For History of a Time to Come Road Kill have produced a fanzine that takes the results of Gubb’s hypnotic regression and applies their skewed approach to his memories of day-to-day life in Margate, which include relatively quotidian events, such arbitrarily deciding to walk an unfamiliar route to his home. The results are tangential and phantasmagorical; a radical remaking of the past and an exploration of the relationship between Gubb, Scott and Singer; suggesting that illusive acts of the imagination and random thoughts are perhaps more substantive areas of commonality than any verifiable facts that might bind the three together.

In addition to the fanzine, which will be available for free from Crate for the course of the exhibition, Gubb will work with Road Kill to produce a walk-in version of the ‘zine in Crate’s project space. This could be seen as an attempt to make real those imaginary works the three have formed together. On the other hand, it could also be regarded as a shrine to the teenage bedroom or artists’ studio…

Zine fair
Crate will be holding an exhibition of fanzines and artists’ books to coincide with History of a Time to Come, featuring contributions from Road Kill – who will be bringing hand-printed hoodies and T-shirts as well as zines – and other self-publishers from Kent, including artist Lucy Harrison, who has a solo exhibition at Crate in March.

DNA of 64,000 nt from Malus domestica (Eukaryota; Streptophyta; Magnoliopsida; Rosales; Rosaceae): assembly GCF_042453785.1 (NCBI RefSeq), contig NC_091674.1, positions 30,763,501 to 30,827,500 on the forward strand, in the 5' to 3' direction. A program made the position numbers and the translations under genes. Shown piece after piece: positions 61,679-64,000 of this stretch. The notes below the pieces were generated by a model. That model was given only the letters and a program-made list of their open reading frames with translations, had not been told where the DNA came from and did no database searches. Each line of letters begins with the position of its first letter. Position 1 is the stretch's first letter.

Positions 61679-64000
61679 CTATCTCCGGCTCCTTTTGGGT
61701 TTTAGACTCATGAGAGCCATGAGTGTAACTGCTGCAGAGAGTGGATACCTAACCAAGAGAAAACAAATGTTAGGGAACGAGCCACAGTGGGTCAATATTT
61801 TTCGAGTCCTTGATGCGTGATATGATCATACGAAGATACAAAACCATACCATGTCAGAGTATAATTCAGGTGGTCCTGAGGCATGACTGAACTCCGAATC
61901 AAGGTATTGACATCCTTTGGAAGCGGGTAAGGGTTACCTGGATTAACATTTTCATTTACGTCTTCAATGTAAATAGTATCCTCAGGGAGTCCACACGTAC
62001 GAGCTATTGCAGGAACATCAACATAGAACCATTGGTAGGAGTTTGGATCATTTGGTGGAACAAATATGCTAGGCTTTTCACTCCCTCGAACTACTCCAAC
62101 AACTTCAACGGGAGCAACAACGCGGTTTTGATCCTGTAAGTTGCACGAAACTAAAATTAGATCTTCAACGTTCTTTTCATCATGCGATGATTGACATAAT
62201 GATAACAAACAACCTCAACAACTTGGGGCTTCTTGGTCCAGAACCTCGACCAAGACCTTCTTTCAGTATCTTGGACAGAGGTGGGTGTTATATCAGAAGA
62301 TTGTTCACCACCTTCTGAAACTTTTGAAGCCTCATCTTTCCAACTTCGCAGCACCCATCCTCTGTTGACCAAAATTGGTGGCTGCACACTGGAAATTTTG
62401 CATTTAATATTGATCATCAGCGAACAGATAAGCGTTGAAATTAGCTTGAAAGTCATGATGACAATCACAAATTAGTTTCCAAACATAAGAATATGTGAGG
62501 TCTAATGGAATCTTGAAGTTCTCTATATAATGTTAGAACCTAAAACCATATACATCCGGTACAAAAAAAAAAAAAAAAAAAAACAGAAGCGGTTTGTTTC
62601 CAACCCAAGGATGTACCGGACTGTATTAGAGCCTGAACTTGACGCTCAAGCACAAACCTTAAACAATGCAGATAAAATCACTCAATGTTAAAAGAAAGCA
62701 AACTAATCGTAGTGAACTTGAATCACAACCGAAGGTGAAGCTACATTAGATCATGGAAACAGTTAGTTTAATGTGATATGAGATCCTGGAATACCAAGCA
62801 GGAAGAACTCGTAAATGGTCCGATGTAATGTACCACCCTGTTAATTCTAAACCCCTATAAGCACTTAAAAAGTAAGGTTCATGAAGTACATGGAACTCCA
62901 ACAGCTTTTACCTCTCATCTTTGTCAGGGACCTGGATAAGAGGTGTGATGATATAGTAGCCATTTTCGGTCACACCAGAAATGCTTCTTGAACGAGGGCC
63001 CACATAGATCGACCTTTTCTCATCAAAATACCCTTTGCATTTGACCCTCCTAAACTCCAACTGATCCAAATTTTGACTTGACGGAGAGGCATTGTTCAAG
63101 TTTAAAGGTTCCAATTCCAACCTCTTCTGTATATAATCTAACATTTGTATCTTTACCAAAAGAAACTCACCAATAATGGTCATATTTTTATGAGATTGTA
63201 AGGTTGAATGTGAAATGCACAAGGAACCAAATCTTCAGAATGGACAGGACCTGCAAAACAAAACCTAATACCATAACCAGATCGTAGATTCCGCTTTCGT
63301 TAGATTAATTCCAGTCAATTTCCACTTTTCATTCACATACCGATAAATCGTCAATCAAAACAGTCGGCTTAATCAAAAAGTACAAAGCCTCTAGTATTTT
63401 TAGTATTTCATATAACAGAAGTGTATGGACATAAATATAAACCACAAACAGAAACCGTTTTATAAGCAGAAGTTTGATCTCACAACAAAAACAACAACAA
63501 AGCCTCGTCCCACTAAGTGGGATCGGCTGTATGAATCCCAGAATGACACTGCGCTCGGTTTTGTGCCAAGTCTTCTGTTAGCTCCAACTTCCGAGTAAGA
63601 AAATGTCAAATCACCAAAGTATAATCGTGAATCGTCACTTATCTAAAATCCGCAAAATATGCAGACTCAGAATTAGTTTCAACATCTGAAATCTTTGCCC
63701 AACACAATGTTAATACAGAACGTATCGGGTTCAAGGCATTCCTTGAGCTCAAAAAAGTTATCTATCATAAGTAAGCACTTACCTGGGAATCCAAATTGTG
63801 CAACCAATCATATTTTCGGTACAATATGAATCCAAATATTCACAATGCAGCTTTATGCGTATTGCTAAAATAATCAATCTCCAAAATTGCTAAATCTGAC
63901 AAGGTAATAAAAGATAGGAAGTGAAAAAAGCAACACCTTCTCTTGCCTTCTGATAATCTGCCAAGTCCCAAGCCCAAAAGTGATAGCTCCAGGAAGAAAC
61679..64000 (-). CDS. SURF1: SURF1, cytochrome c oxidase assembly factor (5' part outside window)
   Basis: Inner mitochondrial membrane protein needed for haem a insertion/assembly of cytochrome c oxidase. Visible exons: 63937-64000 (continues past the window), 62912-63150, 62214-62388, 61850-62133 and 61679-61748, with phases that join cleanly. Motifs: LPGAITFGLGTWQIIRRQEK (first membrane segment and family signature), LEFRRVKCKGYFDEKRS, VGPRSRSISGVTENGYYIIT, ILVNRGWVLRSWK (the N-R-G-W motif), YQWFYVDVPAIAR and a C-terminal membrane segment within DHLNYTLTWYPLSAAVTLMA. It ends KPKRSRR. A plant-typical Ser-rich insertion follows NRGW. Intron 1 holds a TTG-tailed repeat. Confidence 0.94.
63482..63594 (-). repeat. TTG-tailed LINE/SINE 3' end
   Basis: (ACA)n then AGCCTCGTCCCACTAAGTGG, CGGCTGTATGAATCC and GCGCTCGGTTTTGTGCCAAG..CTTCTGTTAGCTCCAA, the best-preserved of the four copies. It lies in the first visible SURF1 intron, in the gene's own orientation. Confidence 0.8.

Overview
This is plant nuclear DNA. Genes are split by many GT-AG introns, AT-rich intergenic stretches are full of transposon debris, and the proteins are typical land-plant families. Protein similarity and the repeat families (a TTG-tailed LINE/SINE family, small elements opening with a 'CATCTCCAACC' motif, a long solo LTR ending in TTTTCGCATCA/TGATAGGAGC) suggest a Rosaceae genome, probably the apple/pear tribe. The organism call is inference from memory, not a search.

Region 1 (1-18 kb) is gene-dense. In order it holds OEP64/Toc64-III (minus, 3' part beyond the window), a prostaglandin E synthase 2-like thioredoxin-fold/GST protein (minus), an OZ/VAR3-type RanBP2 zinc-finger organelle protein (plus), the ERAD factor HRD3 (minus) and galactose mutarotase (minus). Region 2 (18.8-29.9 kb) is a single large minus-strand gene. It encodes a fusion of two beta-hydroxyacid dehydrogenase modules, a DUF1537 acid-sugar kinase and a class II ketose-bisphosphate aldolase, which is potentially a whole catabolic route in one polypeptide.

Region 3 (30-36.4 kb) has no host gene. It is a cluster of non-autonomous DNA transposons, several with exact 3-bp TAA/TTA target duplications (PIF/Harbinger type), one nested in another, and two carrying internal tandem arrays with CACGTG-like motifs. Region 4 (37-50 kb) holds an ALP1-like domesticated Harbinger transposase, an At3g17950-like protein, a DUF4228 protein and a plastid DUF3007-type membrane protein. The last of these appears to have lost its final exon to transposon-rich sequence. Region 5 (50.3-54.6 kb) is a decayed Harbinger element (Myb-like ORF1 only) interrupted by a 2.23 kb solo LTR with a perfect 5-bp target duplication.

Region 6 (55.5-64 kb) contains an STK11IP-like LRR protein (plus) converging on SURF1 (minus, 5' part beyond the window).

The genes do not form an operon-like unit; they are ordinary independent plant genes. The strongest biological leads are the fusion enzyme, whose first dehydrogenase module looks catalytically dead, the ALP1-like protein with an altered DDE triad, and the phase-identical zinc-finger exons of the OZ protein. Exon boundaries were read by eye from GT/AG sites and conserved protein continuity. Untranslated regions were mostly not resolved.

There should be thirty or forty contributors in total from Kent and further afield.
Entry is free, and all contributors will have work for sale. Non-contributors are welcome to bring their own fanzines to show and swap.

History of a Time to Come is part of Bad Translation, Crate’s programme for 2009/10. It is generously supported by Arts Council England and Kent County Council.

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Fr. 22. Januar – Mobilat Club
January 18, 2010, 8:22 pm
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“After you’ve watched these “animalistic” thugs, with their face painting, their tattoos, public urination, uninhibited sex and testosterone-drenched jousts, there is but one conclusion you can come to — Skateboards are for sissies.”
–Roger Moore (Sentinel Movie Critic)

B.I.K.E. / Fountainhead Films

ULM CREW – Hyp Hop, live on
DJ: Sibel Taylan, Data 77112 and TIM!, Artort
Ausstellung: Kai Epli, Matthias Bedenk
Freitag, 22. Januar | Einlass um 21:30Uhr

Bike Kill Happy Fucks

Diese Veranstaltung ist ein Beitrag zur BMX und Skateboard Kultur in Heilbronn mit Photographien von Kai Epli und Mathias Bedenk.
Passend dazu wird der Film über den Black Label Bike Club gezeigt..
Sie sind eingeladen zu einem KILL HAPPY FUCKS Abend.
Danke für den Support!

Driven by anti-materialism and a belief that the impending apocalypse will render cars useless and leave bicycles in power, Black Label Bike Club (BLBC) battles mainstream consumer culture and rival gangs for its vision of a better tomorrow.

Pulling threads from Critical Mass and the wider bike counterculture, B.I.K.E. explores such themes as radical politics, personal artistic vision, global responsibility, relationships, group formation, and perhaps most prominently, pain and love.